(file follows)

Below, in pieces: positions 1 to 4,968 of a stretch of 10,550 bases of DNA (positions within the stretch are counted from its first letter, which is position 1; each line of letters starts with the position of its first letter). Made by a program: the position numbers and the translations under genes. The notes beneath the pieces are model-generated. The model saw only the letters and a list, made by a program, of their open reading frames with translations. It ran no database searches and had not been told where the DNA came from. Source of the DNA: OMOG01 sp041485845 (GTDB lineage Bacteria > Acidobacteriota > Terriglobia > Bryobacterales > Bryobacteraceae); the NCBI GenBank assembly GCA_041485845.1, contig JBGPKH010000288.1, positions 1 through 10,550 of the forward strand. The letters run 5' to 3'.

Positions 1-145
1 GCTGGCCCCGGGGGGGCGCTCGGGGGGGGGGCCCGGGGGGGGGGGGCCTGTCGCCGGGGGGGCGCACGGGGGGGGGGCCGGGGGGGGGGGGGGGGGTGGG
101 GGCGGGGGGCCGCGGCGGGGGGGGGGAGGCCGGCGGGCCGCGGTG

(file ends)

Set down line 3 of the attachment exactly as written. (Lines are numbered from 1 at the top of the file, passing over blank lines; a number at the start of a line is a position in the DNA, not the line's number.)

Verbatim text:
1 GCTGGCCCCGGGGGGGCGCTCGGGGGGGGGGCCCGGGGGGGGGGGGCCTGTCGCCGGGGGGGCGCACGGGGGGGGGGCCGGGGGGGGGGGGGGGGGTGGG